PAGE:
Image credit: nican45 at Creative Commons Flickr
Theatre workshops are great for all involved. For the participants it’s a way of learning whilst doing, and in the theatre we all have our own ways of doing the same thing. For the workshop leaders, workshops are jam-packed with valuable lessons on teaching techniques as well as testing their own understanding of the things they’re teaching. So, as I’m currently planning one myself, I’ll offer a few points of wisdom on designing and leading a workshop.
Know your stuff. Probably the most basic and obvious point. As much as the workshop process is a learning experience for a leader, it shouldn’t be about learning the content. A lack of confidence in yourself will be massively amplified when it comes to your participants’ trust in you.
Decide on a demographic. This decision will determine what activities you decide to do with your group, where to hold the workshop and how to advertise it. The demographic should take age and experience in as key factors, plus any others you deem appropriate. For example, it would be unwise to hold a workshop designed for a primary school drama lesson to actors at the Royal Shakespeare Company. Similar principles can be applied, but the delivery style is what will make the workshop a hit or flop.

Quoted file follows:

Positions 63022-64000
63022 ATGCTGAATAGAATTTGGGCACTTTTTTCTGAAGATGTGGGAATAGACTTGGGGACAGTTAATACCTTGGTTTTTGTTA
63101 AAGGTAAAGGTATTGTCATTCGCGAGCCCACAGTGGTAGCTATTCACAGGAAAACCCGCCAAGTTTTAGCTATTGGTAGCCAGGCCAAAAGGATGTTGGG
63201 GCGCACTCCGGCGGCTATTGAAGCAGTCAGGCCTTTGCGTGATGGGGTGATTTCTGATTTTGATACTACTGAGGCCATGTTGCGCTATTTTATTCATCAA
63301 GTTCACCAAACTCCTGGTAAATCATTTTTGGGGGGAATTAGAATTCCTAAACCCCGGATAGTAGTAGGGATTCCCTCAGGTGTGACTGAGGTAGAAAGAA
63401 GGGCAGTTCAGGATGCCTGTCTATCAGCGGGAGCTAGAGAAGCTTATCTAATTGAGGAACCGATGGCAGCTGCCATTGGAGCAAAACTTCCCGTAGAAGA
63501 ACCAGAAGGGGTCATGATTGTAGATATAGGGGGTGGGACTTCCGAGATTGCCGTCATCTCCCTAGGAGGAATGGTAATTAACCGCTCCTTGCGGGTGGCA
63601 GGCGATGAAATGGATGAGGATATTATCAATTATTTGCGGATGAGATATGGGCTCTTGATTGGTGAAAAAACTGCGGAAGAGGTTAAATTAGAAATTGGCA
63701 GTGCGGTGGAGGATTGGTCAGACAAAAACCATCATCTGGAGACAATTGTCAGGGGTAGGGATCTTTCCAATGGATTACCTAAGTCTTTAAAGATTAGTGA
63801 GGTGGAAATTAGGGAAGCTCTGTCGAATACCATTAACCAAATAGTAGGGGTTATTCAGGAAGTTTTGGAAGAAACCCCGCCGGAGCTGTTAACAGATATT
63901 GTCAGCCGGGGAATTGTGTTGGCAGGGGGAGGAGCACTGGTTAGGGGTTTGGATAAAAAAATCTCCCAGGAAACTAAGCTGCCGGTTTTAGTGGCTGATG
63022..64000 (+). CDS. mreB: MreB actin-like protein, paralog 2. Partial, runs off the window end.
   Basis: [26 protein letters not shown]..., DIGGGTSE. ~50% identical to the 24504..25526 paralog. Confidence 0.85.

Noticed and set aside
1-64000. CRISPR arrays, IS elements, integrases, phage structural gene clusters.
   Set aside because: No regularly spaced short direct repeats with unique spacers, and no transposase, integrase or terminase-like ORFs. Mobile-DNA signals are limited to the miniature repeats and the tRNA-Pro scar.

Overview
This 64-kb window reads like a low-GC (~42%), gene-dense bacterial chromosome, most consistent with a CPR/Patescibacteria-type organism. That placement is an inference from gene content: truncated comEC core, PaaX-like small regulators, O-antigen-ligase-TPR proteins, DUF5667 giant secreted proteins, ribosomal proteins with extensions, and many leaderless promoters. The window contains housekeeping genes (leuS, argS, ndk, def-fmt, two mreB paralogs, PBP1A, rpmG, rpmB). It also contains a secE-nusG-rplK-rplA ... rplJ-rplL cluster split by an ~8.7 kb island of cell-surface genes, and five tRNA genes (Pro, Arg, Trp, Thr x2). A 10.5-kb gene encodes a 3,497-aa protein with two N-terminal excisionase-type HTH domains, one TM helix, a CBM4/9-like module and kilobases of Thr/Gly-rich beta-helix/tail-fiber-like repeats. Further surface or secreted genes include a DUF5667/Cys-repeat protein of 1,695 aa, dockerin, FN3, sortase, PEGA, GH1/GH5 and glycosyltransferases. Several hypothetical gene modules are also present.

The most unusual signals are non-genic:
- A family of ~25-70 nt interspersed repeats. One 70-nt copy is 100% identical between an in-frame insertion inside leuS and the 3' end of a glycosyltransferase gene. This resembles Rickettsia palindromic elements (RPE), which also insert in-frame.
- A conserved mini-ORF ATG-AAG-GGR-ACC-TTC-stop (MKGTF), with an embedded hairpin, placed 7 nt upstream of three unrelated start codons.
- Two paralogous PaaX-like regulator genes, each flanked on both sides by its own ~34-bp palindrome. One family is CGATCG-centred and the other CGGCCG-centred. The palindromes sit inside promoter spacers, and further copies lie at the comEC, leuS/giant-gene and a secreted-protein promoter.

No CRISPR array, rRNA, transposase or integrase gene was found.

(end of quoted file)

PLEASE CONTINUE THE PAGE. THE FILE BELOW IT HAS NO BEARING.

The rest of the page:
Choose activities that you understand. If all verbal explanation fails, there’s nothing like showing your group the activity you want them to explore. Again, if you’re reading it step-by-step out of a textbook then you probably won’t be giving the group the biggest confidence in you.
Get stuck in, but stay open. Dictating from a distance is sometimes a patronising and unnerving thing. Getting involved is also a handy way of making up the numbers as well as getting first hand feedback on how things are going. Having said that: be prepared for unforeseen developments that may lead your activities off on a tangent. Whilst this can be caused by an unhelpful distraction, more often than not it’s evidence that your group is learning and willing to explore ideas further. To accommodate for this, be flexible with your itinerary. Should this mean that your workshop may finish later, let loose some of your plans and carry on using the group’s direction, with your input to remind them of where the stimulus for their ideas came from – let their momentum do the work!
Listen. Even though you’ve designed the workshop and know your stuff, you are not a theatre god. People work differently and something as simple as listening to their tone of voice in the activities or on breaks could tell you that your methods need adjusting or that something you did earlier really worked.
Reflect and learn. Teachers are always learning, especially when it comes to teaching methods. The more workshops that you do with differentiating demographics, the more you’ll learn how to approach things with different types of people.
I’m not sure that anybody can ever be the last word in workshop teaching/leading, but it’s easy to get close: be ready to learn as much from your group as they will from you.